Is it suggested to go through the entire tree before working on second crowns? Or should I work on getting multiple crowns on each lesson before moving on?
Revision only works if it's spread out over time. If you get a skill all the way to level five in a couple of days, you'll have forgotten more than half of it by the end of the month.
The best way to time your revision is with a spaced repetition approach. This is something of a good news / bad news scenario:
- Good news: Duolingo records and calculates a "strength" value for each word you study, so as to calculate when it'll be most effective to revisit a skill.
- Bad news: For some insane reason, Duolingo has chosen to stop displaying this information.
- Good news: Someone else has made a website to display that information: duome.eu. Here's your page:https://duome.eu/Katrina245662/progress.
If you keep all of the skills gold, you'll find it works really well. Sometimes that means you don't make any progress through the tree for a while - that's fine.
Duolingo takes account of how long it takes you to answer the question, and it takes account of whether or not you "peek" - whether or not you hold the mouse over a word to see what it means. When you can answer the questions quickly and without peeking, the words will decay more slowly.
After you've strengthened the skills a few times, they'll start decaying more slowly, and then you'll be able to get further through the tree.
It's to your own discretion, really. I first started by plowing through each subject, with the intent on getting through the tree as fast as possible.
I am finding, however, that I really need that confidence in the basics as I move further into more difficult material. The learning material is cumulative as you progress through the tree.
Currently my tactic is doing one or two parts of various lessons in the older material as a refresher, then doing a couple parts of whatever new lesson I haven't finished.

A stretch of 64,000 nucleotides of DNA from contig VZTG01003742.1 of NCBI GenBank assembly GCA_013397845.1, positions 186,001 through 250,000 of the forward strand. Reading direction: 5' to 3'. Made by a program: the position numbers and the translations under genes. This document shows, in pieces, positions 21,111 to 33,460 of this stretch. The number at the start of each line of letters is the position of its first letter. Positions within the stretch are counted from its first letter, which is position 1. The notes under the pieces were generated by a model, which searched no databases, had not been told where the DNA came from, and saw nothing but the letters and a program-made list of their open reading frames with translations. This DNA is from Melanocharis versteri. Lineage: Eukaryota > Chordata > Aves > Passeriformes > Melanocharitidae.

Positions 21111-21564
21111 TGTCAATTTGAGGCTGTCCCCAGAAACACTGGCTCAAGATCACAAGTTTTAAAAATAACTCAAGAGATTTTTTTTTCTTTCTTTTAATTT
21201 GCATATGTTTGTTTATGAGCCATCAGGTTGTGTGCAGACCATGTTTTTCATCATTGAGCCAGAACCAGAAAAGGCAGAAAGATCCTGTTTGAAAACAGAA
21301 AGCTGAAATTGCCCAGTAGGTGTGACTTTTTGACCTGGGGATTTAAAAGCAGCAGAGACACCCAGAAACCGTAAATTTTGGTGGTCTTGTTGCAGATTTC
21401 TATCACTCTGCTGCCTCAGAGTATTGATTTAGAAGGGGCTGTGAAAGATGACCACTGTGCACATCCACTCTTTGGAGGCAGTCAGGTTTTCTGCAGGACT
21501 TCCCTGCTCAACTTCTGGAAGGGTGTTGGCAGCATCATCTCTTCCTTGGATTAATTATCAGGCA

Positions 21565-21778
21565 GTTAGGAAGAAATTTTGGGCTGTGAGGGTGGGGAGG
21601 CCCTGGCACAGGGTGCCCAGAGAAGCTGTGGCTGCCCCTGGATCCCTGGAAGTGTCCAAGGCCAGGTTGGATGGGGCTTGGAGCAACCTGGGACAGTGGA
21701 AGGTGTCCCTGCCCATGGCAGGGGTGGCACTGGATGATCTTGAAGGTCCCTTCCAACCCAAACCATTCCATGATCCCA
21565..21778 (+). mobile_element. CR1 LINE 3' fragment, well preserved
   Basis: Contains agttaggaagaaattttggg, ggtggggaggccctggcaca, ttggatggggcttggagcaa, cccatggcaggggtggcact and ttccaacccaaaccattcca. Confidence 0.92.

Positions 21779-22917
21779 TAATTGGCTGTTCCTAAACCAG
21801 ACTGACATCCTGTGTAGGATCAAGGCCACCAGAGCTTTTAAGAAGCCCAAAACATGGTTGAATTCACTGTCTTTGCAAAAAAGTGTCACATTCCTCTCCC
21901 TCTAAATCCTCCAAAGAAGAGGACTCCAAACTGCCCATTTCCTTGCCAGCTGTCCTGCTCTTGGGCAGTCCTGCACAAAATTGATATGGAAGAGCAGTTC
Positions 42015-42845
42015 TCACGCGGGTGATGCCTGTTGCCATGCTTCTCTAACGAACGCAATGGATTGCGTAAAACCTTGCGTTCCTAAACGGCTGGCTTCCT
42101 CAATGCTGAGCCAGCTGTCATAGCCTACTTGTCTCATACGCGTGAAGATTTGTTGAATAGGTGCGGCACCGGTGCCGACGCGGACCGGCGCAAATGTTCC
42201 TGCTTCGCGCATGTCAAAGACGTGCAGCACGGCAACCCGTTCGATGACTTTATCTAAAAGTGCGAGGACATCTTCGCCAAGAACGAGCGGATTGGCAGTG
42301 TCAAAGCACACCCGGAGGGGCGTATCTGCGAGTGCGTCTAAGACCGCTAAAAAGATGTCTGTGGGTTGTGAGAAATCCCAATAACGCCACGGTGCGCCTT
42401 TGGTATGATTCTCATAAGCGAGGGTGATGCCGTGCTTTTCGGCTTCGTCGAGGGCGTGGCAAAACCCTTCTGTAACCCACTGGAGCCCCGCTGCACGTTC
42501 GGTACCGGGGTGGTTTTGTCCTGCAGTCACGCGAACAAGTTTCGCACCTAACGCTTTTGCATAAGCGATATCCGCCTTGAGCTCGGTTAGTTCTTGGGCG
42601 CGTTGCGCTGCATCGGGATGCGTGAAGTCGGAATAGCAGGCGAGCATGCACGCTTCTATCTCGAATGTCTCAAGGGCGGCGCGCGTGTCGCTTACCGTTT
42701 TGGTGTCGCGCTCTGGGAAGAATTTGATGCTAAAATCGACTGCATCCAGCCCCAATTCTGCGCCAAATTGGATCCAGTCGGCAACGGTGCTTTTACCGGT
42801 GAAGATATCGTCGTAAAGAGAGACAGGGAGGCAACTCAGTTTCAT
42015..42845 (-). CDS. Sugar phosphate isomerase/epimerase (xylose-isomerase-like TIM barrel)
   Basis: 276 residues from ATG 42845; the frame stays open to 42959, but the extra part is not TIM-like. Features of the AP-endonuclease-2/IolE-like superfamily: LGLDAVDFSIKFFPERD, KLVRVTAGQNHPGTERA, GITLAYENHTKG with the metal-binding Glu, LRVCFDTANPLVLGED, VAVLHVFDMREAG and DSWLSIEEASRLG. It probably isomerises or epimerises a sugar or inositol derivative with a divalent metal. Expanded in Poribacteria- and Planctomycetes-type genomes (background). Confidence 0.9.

I have been using this https://www.duome.eu/insertyourusernamehere/progress to track what lessons to re-build my strength in.
In the end it can be whatever method you feel is helping you learn best. If you are retaining a fair amount of the previous lessons, then moving through the entire tree before working on second crowns might be the way to go for you.
It depends on YOU.
Personally, I'd rather just complete a BIG part of the tree, then return to the start to get some crowns, and then just keep on going with it. That's what I do with Portuguese. I don't do any new skills 'til I finish all the crowns on the first skills of the language.
It's a very practical way to see it. Hope this answer helps you in your decision! Veel Geluk!
Most say it's personal choice. I prefer to raise each skill one level thru the tree, ie, complete tree to level one then complete tree to level 2, etc. This gives me an opportunity to review words, phrases, etc that I may have forgotten. Good luck! Happy learning!
There isn't an official recommendation yet; Duolingo is going to analyze what users do to determine what approach is most effective.